The modern-day town hall of Kehl was built in 1817 as a two-storey barracks following the design of Baden architect Friedrich Arnold, a Weinbrenner scholar. It was extended that same year through the addition of a third floor (a commander’s apartment). In 1869 this third storey was demolished for safety reasons because it obstructed the view from the military posts in the tower of the Church of Christ (Christuskirche) which kept the railway bridge under surveillance.
After the annexation of Alsace and the boundary shifts that occurred as a result of the 1870/71 war, the barracks lost its military significance, housing a doctor and school classes in 1872 instead. The building became the town hall in 1910 after the unification of the hitherto independent municipalities of "Kehl the village" and "Kehl the town". 1921–23 saw the rebuilding of the third top floor by architect Arthur Valendaire, who also altered and extended the building in a neoclassical style. This style is reflected in the wings and in the projection supported by four pillars. In 1999 the building donned its current dusty-pink look and the tympanum was bedecked in blazonry.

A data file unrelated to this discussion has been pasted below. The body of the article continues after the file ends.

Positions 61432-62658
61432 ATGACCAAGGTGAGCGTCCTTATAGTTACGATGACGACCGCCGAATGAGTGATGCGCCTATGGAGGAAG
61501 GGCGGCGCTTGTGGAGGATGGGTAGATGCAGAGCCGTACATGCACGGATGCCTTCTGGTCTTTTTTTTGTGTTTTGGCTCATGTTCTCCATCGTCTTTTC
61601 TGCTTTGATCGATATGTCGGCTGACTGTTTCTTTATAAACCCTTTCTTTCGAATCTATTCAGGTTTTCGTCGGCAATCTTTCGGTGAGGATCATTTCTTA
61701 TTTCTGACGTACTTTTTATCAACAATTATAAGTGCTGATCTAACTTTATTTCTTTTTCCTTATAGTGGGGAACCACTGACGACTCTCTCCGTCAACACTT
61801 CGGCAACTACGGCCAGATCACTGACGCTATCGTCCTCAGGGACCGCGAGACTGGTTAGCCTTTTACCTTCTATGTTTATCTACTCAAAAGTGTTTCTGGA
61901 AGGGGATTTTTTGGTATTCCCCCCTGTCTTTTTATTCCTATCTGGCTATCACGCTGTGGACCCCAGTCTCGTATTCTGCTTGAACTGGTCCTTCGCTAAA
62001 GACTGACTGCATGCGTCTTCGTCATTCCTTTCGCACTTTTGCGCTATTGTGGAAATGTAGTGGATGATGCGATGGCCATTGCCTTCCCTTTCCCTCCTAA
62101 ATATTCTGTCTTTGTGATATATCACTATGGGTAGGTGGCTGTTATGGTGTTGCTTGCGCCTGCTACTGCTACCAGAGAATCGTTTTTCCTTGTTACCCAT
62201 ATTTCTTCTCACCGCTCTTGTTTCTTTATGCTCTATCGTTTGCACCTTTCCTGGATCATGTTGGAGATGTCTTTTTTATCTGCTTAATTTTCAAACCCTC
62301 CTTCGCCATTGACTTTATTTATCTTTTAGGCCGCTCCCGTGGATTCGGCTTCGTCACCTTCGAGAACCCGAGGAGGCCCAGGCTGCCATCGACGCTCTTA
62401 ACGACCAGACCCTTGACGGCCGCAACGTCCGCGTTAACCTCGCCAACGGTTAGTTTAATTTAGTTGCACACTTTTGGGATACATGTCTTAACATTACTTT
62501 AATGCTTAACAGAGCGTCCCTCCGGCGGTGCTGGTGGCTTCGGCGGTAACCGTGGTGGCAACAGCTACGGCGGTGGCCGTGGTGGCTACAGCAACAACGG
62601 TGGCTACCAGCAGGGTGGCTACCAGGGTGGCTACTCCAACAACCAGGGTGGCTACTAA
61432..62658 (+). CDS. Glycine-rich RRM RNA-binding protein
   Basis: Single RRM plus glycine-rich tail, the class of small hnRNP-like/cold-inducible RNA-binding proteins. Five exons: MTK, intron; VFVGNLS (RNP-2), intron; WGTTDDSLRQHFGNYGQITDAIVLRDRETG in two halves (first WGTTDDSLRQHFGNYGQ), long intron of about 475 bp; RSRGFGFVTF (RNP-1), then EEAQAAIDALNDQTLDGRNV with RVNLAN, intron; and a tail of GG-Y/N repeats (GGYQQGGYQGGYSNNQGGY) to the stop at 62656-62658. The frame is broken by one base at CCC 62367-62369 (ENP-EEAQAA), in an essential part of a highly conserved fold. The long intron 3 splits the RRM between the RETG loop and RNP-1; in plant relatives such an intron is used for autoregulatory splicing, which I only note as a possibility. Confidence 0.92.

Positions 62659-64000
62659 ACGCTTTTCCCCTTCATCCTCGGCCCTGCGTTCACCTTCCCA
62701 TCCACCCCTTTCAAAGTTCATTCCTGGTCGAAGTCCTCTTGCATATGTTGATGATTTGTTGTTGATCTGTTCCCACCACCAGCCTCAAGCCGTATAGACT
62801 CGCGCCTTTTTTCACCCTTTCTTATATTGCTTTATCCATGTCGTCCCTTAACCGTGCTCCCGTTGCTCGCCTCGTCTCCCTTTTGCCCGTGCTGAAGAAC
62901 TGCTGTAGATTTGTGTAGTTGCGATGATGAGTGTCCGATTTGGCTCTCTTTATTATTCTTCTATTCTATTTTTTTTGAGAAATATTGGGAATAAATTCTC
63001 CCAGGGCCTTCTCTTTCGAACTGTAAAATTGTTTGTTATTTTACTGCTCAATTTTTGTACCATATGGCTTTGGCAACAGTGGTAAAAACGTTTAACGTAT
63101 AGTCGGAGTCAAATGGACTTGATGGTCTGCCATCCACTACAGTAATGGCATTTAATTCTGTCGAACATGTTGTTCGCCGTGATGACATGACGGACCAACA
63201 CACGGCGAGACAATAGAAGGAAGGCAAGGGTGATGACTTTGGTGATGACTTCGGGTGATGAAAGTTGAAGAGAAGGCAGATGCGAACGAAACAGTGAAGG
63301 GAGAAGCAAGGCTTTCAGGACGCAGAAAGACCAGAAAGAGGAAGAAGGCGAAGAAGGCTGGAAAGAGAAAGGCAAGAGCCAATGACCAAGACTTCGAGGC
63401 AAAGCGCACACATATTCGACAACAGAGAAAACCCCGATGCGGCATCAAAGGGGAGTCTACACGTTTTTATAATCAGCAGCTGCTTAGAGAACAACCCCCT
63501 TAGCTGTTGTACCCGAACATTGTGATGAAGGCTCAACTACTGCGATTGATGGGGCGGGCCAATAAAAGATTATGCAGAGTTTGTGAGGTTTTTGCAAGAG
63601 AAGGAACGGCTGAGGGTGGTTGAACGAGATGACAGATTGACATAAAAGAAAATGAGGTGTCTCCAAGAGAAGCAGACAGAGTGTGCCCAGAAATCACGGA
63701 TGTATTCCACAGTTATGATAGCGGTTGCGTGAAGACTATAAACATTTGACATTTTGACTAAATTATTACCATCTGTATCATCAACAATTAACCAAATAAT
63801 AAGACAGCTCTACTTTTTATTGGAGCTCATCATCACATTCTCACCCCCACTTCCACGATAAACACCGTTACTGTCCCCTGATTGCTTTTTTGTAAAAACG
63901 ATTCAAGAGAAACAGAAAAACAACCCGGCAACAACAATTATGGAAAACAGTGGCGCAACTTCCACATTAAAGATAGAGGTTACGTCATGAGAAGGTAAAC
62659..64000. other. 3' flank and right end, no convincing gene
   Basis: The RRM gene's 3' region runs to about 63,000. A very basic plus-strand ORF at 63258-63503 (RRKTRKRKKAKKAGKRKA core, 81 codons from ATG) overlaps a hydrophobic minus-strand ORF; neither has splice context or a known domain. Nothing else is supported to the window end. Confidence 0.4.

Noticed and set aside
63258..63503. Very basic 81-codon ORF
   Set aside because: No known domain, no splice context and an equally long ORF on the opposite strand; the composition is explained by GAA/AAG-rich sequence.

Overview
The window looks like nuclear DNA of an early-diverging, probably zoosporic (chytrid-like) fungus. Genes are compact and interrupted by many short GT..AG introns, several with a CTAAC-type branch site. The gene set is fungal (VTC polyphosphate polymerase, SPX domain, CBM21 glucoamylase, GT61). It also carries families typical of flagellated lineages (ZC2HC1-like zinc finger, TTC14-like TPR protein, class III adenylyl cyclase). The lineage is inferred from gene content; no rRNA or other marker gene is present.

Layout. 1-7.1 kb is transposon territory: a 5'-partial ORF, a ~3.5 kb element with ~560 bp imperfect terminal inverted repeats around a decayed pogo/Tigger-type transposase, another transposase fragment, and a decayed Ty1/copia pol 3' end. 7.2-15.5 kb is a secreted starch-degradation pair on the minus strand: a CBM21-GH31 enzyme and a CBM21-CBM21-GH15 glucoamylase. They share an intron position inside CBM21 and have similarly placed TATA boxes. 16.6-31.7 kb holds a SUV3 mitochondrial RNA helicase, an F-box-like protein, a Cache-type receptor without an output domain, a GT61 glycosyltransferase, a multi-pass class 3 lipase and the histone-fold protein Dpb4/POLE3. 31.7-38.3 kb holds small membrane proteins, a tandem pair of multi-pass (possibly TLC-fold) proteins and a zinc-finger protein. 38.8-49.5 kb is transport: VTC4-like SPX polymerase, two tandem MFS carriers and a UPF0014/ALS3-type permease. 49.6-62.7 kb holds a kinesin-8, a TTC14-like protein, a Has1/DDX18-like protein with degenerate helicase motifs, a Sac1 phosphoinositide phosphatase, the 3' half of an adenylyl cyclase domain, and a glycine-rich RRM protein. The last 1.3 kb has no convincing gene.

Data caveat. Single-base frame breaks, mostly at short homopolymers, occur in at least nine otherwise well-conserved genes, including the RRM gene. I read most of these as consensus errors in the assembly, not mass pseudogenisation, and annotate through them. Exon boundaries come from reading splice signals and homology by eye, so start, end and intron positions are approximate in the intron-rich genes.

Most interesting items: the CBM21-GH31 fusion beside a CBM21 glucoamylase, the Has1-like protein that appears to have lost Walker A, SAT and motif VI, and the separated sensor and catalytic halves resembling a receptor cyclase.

Five coats of arms display a small selection of the numerous stately houses which once took possession of Kehl (f. l. t. r.: coat of arms of the House of Nassau; coat of arms of ‚Unser Frauen Werk‘ of the city of Strasbourg; coat of arms of the House of Baden; Bourbone coat of arms; coat of arms of Messrs Böcklin von Böcklinsau). Three additional coats of arms lie between the four half-columns of the main facade. On the left is that of the village of Kehl and in the middle is the coat of arms symbolising the unification of village and town, which was replaced in 1934 by the current coat of arms on the right.